NEO – Energy Wars in Europe

How will the gas wheels turn?
How will the gas wheels turn?

US wants to organize a redistribution of the European energy market

… by  Petr Lvov,         … with  New Eastern Outlook, Moscow


Obama's trip to see the King was a bomb
Obama’s trip to see the King was a bomb

[ Editor’s note:  Petr Lvov brings us a fabulous and timely gas wars piece, a subject that is going to have a major effect on all of our lives for the next generation.

He also brings something new, an intrigue we had missed on the Iran-Qatar secret talks in regards to doing the gas line project to Europe themselves for their huge shared Persian Gulf field, and leaving their semi-brethren neighbors out in the sand so to speak.

This sheds some light and confusion as to the motivation for the Saudis and Qataris to be major supporters of the North Syrian terrorists who initially grabbed control of Syria’s oil production areas and also one of the pipeline routes.

And we can see more recently now the Saudis interest in the Western Sunni regions of Iraq as maybe not so much a religious brotherhood display, but the ability to block Iran from getting a future pipeline through there.

It is clear now, if it was not before, that the scale of the Western and Gulf state sponsored terrorism in the regions never really had anything to do with military security. It was always about huge amounts of money that the elites wanted to make where all the rest of us were, are…just pawns on the table.

The Bush (43) hair-brained idea that his gang was going to go into China and Russia’s backyard and get control over all those regional petrochemical resources was motivated by pure greed. As Don Rumsfeld came right out and said, “We’ve spent all this money on the military, we should use for something (like making some money)”.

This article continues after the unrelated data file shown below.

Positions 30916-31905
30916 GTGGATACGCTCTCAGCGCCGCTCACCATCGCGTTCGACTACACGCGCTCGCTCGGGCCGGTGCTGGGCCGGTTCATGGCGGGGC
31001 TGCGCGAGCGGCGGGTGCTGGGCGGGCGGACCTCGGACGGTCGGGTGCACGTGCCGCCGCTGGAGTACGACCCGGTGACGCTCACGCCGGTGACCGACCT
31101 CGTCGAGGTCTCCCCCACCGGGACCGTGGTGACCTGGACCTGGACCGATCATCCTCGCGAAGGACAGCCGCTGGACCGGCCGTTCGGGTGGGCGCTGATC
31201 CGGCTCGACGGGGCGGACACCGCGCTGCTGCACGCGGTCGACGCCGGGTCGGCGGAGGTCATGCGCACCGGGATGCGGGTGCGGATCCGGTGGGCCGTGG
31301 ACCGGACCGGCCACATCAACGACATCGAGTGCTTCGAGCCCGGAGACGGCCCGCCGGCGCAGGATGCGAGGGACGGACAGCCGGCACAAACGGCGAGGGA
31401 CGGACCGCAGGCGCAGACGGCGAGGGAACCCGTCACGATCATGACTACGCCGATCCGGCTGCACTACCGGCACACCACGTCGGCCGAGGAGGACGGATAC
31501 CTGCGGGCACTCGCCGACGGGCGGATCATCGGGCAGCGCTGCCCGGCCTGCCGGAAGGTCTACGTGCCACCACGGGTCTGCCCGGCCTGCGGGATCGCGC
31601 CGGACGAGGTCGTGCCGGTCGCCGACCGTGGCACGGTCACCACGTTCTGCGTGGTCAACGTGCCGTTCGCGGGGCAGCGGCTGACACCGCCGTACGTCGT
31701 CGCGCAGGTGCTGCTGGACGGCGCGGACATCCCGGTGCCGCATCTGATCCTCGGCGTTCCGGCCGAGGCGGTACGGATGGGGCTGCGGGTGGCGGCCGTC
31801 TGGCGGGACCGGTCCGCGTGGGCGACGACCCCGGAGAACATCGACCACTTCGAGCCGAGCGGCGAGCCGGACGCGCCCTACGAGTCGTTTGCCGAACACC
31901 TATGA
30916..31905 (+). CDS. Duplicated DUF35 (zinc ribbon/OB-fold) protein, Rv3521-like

They failed, of course, and took the country down the tubes, not with them, but in place of themselves. We still need to remedy that gross injustice. They should have to face the music for their crimes before they leave this world. Their victims cry out for justice from the grave, and we living ones should deliver them the goods…Jim W. Dean ]


–  First  published  June 6,  2014  –


Gas pipeline
Will we be victims of gas wars, like all the others?

Once the current and illegitimate authorities in Kiev, in their most insolent manner, ceased hiding the fact that they were being backed by the United States, they immediately began reneging on their payment obligations for Russian gas supplies.

It became obvious that the motivation behind Washington’s provocation in the Ukrainian crisis, along with their EU satellites, was to weaken Moscow.

They wanted to pursue their global military and political objectives with an even more ambitious goal – the redistribution of the global gas market; a market where Russia still holds a leading position.

The option to use Saudi Arabia and plummeting oil prices, as President Reagan and the Saudi King did 30 years ago with the USSR , failed during Obama’s recent visit to Riyadh. For this reason, Washington has now begun a large-scale offensive on the gas front. However, the American arsenal of features for these purposes is very limited.


Natural Gas supplied by Qatar

Their main trump card in their attempt is Qatar. Since 2010/11, the Americans have tried launching massive Qatari LNG (Liquefied Natural Gas) exports in to the European market by means of spot delivery and dumping, and then sign long-time contracts.